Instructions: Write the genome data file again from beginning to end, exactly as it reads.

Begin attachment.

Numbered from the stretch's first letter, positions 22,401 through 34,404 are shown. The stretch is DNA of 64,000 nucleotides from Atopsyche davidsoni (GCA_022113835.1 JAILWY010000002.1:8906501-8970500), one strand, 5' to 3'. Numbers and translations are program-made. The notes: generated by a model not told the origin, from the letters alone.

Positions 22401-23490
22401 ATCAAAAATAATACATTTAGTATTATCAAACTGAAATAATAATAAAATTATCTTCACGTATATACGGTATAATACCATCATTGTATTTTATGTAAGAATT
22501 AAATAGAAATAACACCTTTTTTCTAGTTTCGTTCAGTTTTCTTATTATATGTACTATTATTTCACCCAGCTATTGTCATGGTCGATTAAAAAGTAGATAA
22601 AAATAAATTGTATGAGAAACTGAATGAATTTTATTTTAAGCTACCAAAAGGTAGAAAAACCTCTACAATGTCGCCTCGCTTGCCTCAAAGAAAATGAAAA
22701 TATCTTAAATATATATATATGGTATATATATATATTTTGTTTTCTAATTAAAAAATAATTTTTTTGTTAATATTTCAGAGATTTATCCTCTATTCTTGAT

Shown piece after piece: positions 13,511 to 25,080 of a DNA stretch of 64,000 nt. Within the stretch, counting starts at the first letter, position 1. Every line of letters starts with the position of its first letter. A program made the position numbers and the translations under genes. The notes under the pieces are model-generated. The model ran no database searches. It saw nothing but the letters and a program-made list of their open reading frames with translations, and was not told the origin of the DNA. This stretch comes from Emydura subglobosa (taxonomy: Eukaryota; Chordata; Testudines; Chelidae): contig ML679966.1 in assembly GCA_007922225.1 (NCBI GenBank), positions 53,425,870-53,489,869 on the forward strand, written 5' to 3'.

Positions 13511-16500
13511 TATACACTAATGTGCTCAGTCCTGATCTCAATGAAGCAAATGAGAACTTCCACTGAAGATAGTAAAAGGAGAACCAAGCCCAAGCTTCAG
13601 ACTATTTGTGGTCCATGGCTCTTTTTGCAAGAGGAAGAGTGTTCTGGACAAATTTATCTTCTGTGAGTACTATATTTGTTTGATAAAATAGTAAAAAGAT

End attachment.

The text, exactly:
Numbered from the stretch's first letter, positions 22,401 through 34,404 are shown. The stretch is DNA of 64,000 nucleotides from Atopsyche davidsoni (GCA_022113835.1 JAILWY010000002.1:8906501-8970500), one strand, 5' to 3'. Numbers and translations are program-made. The notes: generated by a model not told the origin, from the letters alone.

Positions 22401-23490
22401 ATCAAAAATAATACATTTAGTATTATCAAACTGAAATAATAATAAAATTATCTTCACGTATATACGGTATAATACCATCATTGTATTTTATGTAAGAATT
22501 AAATAGAAATAACACCTTTTTTCTAGTTTCGTTCAGTTTTCTTATTATATGTACTATTATTTCACCCAGCTATTGTCATGGTCGATTAAAAAGTAGATAA
22601 AAATAAATTGTATGAGAAACTGAATGAATTTTATTTTAAGCTACCAAAAGGTAGAAAAACCTCTACAATGTCGCCTCGCTTGCCTCAAAGAAAATGAAAA
22701 TATCTTAAATATATATATATGGTATATATATATATTTTGTTTTCTAATTAAAAAATAATTTTTTTGTTAATATTTCAGAGATTTATCCTCTATTCTTGAT

Shown piece after piece: positions 13,511 to 25,080 of a DNA stretch of 64,000 nt. Within the stretch, counting starts at the first letter, position 1. Every line of letters starts with the position of its first letter. A program made the position numbers and the translations under genes. The notes under the pieces are model-generated. The model ran no database searches. It saw nothing but the letters and a program-made list of their open reading frames with translations, and was not told the origin of the DNA. This stretch comes from Emydura subglobosa (taxonomy: Eukaryota; Chordata; Testudines; Chelidae): contig ML679966.1 in assembly GCA_007922225.1 (NCBI GenBank), positions 53,425,870-53,489,869 on the forward strand, written 5' to 3'.

Positions 13511-16500
13511 TATACACTAATGTGCTCAGTCCTGATCTCAATGAAGCAAATGAGAACTTCCACTGAAGATAGTAAAAGGAGAACCAAGCCCAAGCTTCAG
13601 ACTATTTGTGGTCCATGGCTCTTTTTGCAAGAGGAAGAGTGTTCTGGACAAATTTATCTTCTGTGAGTACTATATTTGTTTGATAAAATAGTAAAAAGAT